Take-Two CEO of Intercept, Roll7: ‘We didn’t close those studios’ – IGN

Earlier this month, Take-Two announced a cost-cutting plan that included canceling projects, laying off 5% of its workforce and other cuts. Amid this announcement came reports based on internal documentation that appeared to confirm that Take-Two would be closing OlliOlli World developer Roll7 and Kerbal Space Program 2 developer Intercept Games.

But when I asked Take-Two CEO Strauss Zelnick in a phone call today why these closures were happening, he told me, “We didn’t close those studios”:

To be clear, we have not closed those studios. And we always look at our release schedule across all our studios to make sure it makes sense. So we are very sensible because we are in the middle of a cost savings program that we have already completed and are now fully rolling out. We announced $165 million in existing and future cost savings, but we haven’t closed anything.

The reports, which came from both a WARN Act announcement pointed out by Game Developer and Bloomberg’s internal documentation, seemed pretty definitive, so this was a surprising response. I followed up by asking Zelnick if he denied the reports, at which point a company PR representative interjected with the following:

What we said is that in the 8-K filing that we filed, we talked about the cost savings plan that will reduce global headcount by about 5%, but we didn’t break down what that looks like by label. .

I tried again and asked if the studios existed or not. PR reiterated that “we have not provided any additional color beyond what I just said.”

“We tend to leave those announcements up to the label, so we’re not trying to be cute or difficult today.

If you’re wondering what to make of this, you’re in good company. The WARN Act notice for Seattle’s Intercept Games specified a “shutdown” as the reason for the layoffs of 70 people, which is about the combined total of all employees there. It seems possible that Take-Two has somehow merged both studios into Private Division, as the label will take on maintenance of Kerbal Space Program 2 in the future. I asked Zelnick if we should take these reports as a sign that Private Division itself is in trouble:

I do not think so. I think, as I said, we review all projects across the company, and sometimes we have to make difficult choices. We tend to leave those announcements to the label, we don’t talk about them, so we’re not trying to be cute or difficult today. It’s just that we don’t tend to include these discussions in these meetings.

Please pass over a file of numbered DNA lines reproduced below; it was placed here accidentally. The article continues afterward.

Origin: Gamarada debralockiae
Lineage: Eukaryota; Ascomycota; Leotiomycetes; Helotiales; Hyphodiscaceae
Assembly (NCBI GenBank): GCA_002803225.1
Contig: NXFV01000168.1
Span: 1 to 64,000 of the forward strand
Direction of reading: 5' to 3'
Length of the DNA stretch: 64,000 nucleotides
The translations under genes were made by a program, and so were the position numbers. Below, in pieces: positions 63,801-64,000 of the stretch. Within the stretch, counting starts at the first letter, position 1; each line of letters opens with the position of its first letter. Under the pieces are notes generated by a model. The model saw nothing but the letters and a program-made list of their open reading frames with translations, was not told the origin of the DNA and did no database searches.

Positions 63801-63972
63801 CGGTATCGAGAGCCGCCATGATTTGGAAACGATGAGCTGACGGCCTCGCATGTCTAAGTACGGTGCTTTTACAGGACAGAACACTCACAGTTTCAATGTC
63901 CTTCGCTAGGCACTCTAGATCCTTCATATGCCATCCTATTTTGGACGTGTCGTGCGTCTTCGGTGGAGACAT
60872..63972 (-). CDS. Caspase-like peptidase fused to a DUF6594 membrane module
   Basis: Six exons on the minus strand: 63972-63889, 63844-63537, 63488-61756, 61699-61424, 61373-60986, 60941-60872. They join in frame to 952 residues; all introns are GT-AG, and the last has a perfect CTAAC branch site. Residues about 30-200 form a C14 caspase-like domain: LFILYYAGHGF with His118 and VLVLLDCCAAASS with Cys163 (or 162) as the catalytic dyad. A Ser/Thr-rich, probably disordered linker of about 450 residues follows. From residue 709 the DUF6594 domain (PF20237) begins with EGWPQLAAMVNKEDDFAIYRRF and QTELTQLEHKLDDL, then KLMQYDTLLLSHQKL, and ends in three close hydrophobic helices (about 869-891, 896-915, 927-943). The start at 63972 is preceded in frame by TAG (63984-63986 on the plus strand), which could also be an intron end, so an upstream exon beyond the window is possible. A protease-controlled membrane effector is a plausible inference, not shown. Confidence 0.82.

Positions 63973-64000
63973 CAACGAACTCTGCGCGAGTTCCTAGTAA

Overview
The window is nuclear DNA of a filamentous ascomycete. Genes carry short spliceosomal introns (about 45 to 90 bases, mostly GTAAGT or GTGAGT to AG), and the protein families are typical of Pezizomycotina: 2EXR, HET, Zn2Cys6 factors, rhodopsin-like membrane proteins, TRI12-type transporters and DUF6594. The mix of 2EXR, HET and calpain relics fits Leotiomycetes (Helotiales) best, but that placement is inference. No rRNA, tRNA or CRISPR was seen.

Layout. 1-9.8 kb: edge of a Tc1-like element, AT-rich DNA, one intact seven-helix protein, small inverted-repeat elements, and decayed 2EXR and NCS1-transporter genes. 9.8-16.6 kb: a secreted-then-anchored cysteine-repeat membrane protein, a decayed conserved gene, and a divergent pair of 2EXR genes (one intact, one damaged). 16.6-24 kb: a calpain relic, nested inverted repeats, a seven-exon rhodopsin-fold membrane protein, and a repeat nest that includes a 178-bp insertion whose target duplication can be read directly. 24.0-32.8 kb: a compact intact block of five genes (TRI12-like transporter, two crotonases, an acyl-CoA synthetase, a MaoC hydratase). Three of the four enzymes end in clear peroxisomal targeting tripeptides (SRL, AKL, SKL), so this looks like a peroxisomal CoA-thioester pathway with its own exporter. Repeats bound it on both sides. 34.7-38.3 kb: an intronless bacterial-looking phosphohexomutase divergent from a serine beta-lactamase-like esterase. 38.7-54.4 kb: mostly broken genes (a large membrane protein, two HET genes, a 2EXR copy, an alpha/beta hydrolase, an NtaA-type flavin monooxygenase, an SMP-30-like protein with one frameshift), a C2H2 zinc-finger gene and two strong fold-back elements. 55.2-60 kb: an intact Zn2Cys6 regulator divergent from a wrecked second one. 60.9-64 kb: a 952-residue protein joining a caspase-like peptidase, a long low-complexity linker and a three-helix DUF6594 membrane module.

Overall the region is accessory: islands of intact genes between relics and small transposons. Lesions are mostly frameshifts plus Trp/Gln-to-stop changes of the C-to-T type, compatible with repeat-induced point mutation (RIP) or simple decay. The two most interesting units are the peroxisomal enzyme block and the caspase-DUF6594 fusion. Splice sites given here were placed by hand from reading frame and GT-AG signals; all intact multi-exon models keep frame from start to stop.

In a follow-up email, Take-Two PR clarified that the “entire organization” contributed to cost-cutting efforts, and that Private Division still planned to support games such as Moon Studio’s No Rest for the Wicked and upcoming games Tales of the Shire and another unrevealed Gamefreak project that the publisher announced last year.

During our last few calls, Zelnick had told me that the company was in “growth mode” and, as recently as February, that it had “no current plans” for layoffs. He has previously spoken about the state of the industry post-pandemic, noting that other companies facing layoffs had “got a bit fat and happy during the pandemic” and had overspent as a result. But now he admits that Take-Two is, at least to some extent, in that boat:

We were very lucky during the pandemic, we did very well, as did many of our competitors. But when I was asked during the pandemic, I said that we expected post-pandemic demand to be below pandemic demand, but above pre-pandemic demand, and that’s exactly what happened. That said, I think we overreached our skies a bit, and I think we were too ambitious in terms of building fixed overhead. We have this three-part strategy to be the most creative, the most innovative, and the most efficient company in the industry, and I’m not sure we’ve fully delivered on the promise of efficiency.

The hardest thing I do as CEO is saying goodbye to friends and colleagues, and that is always the last choice we make. We always try to find efficiencies elsewhere, through suppliers, the way we structure, through our operations. However, sometimes it’s unavoidable, and this is one of those times. That is why we are reducing our workforce by approximately 5%. It doesn’t feel good to do it, but it is our duty to be a really efficient company, and the good news is that we feel that we are very well structured for the future and that we have the right amount of operational influence, so as we put this new pipeline into practice, we will generate the results that reflect that.

As for Intercept Games and Roll7, the forecasts still don’t seem great. What’s even stranger is that this isn’t the first time Take-Two has done something like this with a Kerbal Space Program developer in particular. In 2020, a studio called Star Theory was making Kerbal Space Program 2 before Private Division took the game away from them. While some employees were transferred to Intercept Games, the rest were left adrift to desperately pitch new projects to save the studio… only to have the COVID-19 pandemic limit their pitching opportunities and force the studio’s closure to lead. 2K Marin was similarly quietly closed, without Take-Two formally acknowledging the change.

Today, Take-Two Interactive reported full-year net sales of $5.35 billion and a net loss of $3.7 billion. A significant portion of the reported loss relates to impairment and business reorganization costs associated with the company’s cost savings programs, which increased operating expenses by 69% year-over-year. Take-Two also announced that it expects to release Grand Theft Auto 6 in the fall of 2025, while Grand Theft Auto 5 has surpassed 200 million units sold to date.

Rebekah Valentine is a senior reporter for IGN. Do you have a story tip? Send it to rvalentine@ign.com.

Leave a Reply

Your email address will not be published. Required fields are marked *